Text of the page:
*February 4, 2019 – a 5.3 quake at 10:33AM. 31km SSE of Boca de Yuma, Dominican Republic. People felt it in Punta Cana, Santo Domingo, Haina, Bani, Las Terrenas and many other locations in the country.

There was a 9.0 earthquake when the Europeans occupied the island on December 2, 1562. It destroyed the cities of La Vega and Santiago. A quake estimated to be a 10.0 happened on October 18, 1751 and devastated the southern region. A terremoto estimated to be 11.0 happened on May 7, 1842 destroyed the north of Haiti and much of what is now the Dominican Republic.

There have been many earthquakes and tsunamis resulting from the tectonic-plate motions that have occurred in the history of the northeastern Caribbean.

Sept. 22, 2003 Quake

At 11:45 pm on 22 September 2003, a M 6.7 earthquake severely shook the northern part of Dominican Republic. It caused extensive damage to buildings in the major cities of Puerto Plata and Santiago along with landslides in the outlying areas. There were also several large aftershocks (over 200 in all) that happened in the days and hours following this quake.

Here are a few pictures of an earthquake that happened in September 2003. These were taken in the Puerta Plata area by our friend Cochman.

September 2003 Earthquake in Puerta Plata Dominican Republic house
September 2003 Earthquake in Puerta Plata Dominican Republic house
September 2003 Earthquake in Puerta Plata Dominican Republic store
September 2003 Earthquake in Puerta Plata Dominican Republic store
September 2003 Earthquake in Puerta Plata Dominican Republic observing the damage
September 2003 Earthquake in Puerta Plata Dominican Republic observing the damage
September 2003 Earthquake in Puerta Plata Dominican Republic house
September 2003 Earthquake in Puerta Plata Dominican Republic house

Recommended Emergency Products

The Earthquake Alarm (Amazon) can wake you up and alert you the moment a quake starts giving you more time to take cover.

*Operates off of a 9-volt battery.
*Loud distinctive alarm to wake you up.
*Can detect earthquakes miles away.
*Fully adjustable sensitivity setting. and more..(incluye instrucciones en espanol!)

I have heard many people use a detector and they say they work quite well. I recommend getting one if you live in any Earthquake prone area.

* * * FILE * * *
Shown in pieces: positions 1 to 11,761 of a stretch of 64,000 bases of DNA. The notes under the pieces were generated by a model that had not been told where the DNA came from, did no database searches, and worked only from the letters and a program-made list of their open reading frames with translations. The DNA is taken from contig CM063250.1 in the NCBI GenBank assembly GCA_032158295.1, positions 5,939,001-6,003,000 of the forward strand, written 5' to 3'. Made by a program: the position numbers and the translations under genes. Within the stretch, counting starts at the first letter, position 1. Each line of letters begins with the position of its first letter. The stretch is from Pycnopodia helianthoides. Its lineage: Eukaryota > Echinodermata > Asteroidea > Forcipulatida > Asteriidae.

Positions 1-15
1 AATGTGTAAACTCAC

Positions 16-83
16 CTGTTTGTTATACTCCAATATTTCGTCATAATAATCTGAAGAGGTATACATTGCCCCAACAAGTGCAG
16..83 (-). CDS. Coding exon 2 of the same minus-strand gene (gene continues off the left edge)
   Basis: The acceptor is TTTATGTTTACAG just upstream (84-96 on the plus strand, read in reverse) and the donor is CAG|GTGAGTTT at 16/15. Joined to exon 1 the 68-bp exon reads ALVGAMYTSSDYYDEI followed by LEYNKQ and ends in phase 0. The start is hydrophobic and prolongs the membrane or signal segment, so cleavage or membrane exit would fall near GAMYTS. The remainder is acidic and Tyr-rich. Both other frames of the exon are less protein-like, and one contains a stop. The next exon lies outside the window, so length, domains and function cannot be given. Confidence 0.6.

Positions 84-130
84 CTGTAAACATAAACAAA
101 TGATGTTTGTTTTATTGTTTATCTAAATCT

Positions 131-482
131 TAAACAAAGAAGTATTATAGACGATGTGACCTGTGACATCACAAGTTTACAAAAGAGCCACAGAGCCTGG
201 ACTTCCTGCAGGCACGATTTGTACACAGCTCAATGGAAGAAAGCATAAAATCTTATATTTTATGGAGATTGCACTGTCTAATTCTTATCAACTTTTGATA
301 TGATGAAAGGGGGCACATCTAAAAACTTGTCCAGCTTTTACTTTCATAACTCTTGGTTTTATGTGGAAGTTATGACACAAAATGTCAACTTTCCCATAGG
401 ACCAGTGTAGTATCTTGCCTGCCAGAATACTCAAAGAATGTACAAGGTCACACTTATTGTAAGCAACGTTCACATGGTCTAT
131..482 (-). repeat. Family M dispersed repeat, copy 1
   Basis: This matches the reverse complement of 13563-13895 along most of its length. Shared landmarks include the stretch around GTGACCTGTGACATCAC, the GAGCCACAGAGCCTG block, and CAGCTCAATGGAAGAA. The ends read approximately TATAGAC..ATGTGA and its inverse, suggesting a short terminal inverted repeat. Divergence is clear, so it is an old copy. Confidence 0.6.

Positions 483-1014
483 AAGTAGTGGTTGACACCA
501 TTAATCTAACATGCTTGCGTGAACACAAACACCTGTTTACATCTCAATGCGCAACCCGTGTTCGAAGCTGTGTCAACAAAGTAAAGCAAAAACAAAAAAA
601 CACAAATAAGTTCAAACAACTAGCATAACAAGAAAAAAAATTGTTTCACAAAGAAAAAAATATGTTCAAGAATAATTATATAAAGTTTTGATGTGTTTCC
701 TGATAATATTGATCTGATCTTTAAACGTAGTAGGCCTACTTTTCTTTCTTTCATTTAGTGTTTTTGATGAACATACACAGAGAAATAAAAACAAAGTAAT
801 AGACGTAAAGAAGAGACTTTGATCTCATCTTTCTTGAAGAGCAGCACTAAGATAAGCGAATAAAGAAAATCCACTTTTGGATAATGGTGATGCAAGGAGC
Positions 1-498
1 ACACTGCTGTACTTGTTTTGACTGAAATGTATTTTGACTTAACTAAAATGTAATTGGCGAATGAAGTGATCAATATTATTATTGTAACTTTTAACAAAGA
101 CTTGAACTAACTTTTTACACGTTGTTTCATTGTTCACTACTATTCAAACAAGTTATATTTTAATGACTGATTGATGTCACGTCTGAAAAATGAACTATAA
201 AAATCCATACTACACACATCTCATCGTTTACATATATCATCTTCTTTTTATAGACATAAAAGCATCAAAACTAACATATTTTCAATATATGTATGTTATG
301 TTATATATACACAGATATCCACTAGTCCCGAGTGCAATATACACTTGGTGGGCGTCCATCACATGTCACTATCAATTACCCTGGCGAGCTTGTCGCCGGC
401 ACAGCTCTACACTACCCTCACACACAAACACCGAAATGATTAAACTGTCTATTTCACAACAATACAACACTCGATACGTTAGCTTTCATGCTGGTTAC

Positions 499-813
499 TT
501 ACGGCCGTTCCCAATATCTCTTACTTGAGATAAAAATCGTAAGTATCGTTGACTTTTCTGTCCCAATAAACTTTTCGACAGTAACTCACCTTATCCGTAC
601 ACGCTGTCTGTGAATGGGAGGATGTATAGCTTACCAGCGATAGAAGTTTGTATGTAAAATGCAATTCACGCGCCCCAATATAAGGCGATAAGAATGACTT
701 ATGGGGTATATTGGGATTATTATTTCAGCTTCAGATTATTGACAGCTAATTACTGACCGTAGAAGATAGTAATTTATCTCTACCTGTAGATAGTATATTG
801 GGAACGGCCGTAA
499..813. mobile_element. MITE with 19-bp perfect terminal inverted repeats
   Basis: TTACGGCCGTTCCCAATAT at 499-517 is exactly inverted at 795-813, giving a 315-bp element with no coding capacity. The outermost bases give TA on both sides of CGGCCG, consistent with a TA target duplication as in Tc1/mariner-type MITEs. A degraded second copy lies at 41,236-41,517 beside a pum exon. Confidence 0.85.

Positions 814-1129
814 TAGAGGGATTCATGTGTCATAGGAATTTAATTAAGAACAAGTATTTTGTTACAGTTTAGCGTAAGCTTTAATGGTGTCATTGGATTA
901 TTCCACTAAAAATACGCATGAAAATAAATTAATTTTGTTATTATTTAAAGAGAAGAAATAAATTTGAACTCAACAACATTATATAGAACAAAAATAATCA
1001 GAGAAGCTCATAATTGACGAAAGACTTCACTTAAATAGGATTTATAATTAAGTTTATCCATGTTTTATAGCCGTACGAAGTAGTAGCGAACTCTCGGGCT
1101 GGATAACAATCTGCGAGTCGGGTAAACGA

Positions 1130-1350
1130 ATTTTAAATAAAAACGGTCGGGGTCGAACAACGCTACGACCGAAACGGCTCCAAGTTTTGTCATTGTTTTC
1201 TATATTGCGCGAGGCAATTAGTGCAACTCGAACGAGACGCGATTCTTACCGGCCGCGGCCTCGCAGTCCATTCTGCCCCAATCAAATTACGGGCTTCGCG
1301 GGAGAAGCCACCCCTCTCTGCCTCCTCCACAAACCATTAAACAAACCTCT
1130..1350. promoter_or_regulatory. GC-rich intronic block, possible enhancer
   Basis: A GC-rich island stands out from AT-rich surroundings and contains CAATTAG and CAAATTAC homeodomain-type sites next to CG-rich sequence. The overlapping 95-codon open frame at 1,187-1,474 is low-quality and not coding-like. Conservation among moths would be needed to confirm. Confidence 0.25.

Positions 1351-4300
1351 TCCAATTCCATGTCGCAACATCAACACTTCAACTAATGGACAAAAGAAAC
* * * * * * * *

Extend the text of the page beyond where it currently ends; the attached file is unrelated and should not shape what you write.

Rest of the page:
Another product that I read about is The Quake Escape

Ready America 70280 Emergency Kit, 2-Person, 3-Day Backpack. A backpack that keeps supplies at the ready. (Amazon)

*Sustains two people for three days
*Includes food, water, and emergency blankets
*One 33-piece first aid kit

NOAA Weather Radio and Solar Emergency Survival Device (Amazon)

*AM/FM Transmission
*Windup Power for Emergencies, Tornadoes, Hurricanes
*Micro USB Charger and Power Bank for Cell Phones and Electron

*The Dominican Republic Emergency Operations Center (COE). They now offer a downloadable App for emergency Alerts – Alerta COE.

Other instructions on how to prepare for an earthquake and other interesting web sites about earthquakes.
*ready.gov/earthquakes

*Acqweather, complete information on the weather in Dominican Republic.SPANISH

*Earthquake Report.com – The best independent earthquake reporting site in the world

*Create an Earthquake Emergency Handbook

*This is the Earthquake information from the Puerto Rico Seismic Network

*Earths view of Earthquake activity

*Quakes – Live Earthquakes Map and other interesting maps.

*Earthquake forecasting and hazard analysis.

*USGS Earthquakes Hazards Program has all the Earthquakes listed in the world for the last 7 days. The latest in USA and surrounding areas (including Dominican Republic – sometimes called Mona Passage) with an earthquake of Magnitude 2.5 or greater. All other areas of the world are listed when they have a quake with a Magnitude 4.0 or greater.